Liverpool: Toure Is A Monster & Could Be As Important As McAllister Was

The Ivorian was seen by many as a squad player, but his display yesterday shows he certainly doesn't believe it...
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The Ivorian was seen by many as a squad player, but his display yesterday shows he certainly doesn't believe it...


On a rain sodden Anfield August afternoon we Liverpool fans came to witness everything start again.

To watch the continuing development of Rodgers' rebuilt Liverpool and its new additions and to be at the birth of Mark Hughes' new expansive, inventive Stoke City; and it was very nearly a case of 'same old, same old'.

Stoke? Still Stoke. Love a good elbow, love a shove in the back, enjoy kicking creative players, indulge in falling over at the slightest opportunity to gain easy free kicks from gullible referees and still a distinct threat at set pieces. Not as direct as they were under the not even vaguely missed Tony Pulis, able to play a soupçon of actual football but their relegation still can't come a day too soon for me. I loathe Stoke (even with the presence of three ex-Reds in Crouch, Adam and Pennant) but I feel even more antagonistic toward Mark Hughes; this is a match made in heaven for me, if we could be rid of both by the end of the season I would be more than happy. Sorry Stoke fans, I'm sure you love your team but you're in a distinct minority on that one.

To Liverpool then, since that's what I'm here for; we came very close today to repeating our failings of last season. 26 shots, 11 of those on target, Henderson hitting the post, Henderson seeing a goal bound effort magnificently saved by Begovic (one moment of magnificence amongst many from the Stoke keeper) Toure having a goal disallowed for offside, Toure heading against the bar, plentiful efforts and one solitary goal to show for it.


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In fairness, and despite what I've said above, it wasn't all one way traffic; Stoke could (and should) have scored first with Huth hitting the bar when it appeared easier to bury his shot, Lucas cleared from the goal line and Mignolet was forced into a save of some distinction low to his left from a header that had 'goal' written all over it.

More of Mignolet imminently.

Today for Liverpool was always going to be about the performance of the debutants;

Aspas was lively, a constant nuisance to the Stoke defence, continually moving, buzzing round, pecking for the ball, closing down the centre backs. There will be goals for this boy.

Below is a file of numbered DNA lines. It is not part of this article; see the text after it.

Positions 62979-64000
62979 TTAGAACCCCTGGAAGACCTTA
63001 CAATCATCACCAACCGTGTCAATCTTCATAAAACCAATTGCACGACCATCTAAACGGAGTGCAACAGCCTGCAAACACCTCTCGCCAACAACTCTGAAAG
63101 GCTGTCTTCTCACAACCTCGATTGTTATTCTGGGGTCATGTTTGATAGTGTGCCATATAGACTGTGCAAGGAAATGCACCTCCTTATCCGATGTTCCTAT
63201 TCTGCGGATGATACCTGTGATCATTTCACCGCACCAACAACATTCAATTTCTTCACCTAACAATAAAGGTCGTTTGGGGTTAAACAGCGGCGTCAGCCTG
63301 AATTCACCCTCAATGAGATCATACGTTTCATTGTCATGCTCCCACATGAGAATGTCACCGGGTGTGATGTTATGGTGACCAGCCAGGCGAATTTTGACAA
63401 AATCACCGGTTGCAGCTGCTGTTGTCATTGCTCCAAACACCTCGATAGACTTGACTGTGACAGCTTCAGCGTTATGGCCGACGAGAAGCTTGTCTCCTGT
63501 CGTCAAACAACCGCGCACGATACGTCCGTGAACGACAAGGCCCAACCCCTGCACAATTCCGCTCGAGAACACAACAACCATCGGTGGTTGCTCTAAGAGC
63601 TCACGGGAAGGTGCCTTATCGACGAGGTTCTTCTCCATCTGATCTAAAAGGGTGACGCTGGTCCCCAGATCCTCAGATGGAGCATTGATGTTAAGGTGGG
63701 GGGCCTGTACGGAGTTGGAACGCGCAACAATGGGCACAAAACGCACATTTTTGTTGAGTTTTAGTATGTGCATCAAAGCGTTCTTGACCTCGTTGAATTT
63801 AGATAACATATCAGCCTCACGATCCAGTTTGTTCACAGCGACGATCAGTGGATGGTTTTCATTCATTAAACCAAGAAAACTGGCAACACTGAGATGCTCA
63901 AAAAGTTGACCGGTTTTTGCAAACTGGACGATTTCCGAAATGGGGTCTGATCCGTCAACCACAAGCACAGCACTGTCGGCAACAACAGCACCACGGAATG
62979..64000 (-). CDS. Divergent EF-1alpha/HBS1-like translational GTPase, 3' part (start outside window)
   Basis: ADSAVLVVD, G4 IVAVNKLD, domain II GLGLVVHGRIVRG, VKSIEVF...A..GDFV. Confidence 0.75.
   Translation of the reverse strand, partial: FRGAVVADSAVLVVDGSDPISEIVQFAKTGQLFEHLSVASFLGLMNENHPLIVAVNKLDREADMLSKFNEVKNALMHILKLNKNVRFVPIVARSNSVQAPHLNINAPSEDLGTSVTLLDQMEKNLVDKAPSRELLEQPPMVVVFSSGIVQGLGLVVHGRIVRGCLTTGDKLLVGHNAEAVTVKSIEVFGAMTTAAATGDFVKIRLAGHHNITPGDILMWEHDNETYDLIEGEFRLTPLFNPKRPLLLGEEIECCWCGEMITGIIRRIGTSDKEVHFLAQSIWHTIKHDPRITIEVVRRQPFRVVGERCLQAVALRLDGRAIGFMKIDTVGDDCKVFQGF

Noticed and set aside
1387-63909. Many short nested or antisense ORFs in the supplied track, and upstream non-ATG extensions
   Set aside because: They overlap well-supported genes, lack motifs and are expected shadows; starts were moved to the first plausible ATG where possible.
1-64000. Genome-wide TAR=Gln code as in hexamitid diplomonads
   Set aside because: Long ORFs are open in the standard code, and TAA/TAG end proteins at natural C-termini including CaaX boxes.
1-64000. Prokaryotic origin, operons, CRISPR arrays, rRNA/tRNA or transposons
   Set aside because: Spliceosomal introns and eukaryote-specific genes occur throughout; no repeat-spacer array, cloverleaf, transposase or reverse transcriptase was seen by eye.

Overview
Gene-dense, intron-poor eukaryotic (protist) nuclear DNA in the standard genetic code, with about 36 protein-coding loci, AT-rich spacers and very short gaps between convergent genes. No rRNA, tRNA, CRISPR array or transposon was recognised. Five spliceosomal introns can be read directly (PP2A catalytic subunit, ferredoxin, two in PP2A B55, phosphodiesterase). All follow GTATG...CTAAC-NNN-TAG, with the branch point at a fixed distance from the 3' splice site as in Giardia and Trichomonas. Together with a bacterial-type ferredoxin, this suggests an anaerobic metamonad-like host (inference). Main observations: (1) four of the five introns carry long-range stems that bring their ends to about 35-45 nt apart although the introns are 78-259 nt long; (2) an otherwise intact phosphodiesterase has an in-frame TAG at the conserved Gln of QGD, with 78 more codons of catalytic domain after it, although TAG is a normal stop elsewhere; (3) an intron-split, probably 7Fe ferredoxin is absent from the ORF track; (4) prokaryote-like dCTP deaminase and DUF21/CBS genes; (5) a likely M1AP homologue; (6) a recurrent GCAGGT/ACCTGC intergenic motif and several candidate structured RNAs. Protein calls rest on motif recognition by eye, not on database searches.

If Kolo Toure was bought as a squad player as we believed, as back up for a younger defender yet to be brought in, then somebody neglected to inform the player. He carries himself as though he has spent his entire life within the confines of L4. He seems convinced that he is the captain of the side, talking the back line through the game, encouraging each of his teammates individually before kick off and challenging for everything. He's a monster and could well prove to be as astute a signing for Brendan Rodgers as Gary McAllister was for Gerard Houllier.

Simon Mignolet then;

A shaky start saw him flap for a couple of crosses that he should have dealt with easily, hesitate dangerously with the ball at his feet on more than one occasion and almost gift Stoke with a goal before settling himself with the aforementioned save of distinction. His handling from this point on was utterly impeccable, calmly gathering every ball that came his way until he gave Liverpool the result in the last minute, first saving Walters' penalty and then parrying the follow up. It was the moment that Pepe Reina became Liverpool's ex-keeper and the Kop found itself a new hero.

Although if we're talking heroes the true man of the match was a player picked up for what is looking to be a bargain £8m in January. Phillipe Coutinho was once again magnificent. The boy is an absolute joy to watch, endlessly inventive, incisive and creative. He has that certain 'something else' that raises a buzz around the ground every time he has the ball, that buzz that tells you something is about to happen. Obviously Stoke's defence and midfield kicked him the length of the pitch. Obviously Martin Atkinson did absolutely nothing about it. Coutinho had better get used to this treatment, he's going to get a lot of it this season.

And yes, we celebrated at the end. We celebrated wildly. We celebrated the penalty save and we celebrated the win, a win that should have been by a far greater margin but a win that we would not have gained last season. A year ago we would have been talking about two points thrown away and the heroics of Asimir Begovic.

We're not, we're talking about three points gained against a team that we generally struggle to break down and the wonder of Simon Mignolet, the strength of Kolo Toure and the utter genius of Phillippe Coutinho.

It's a start.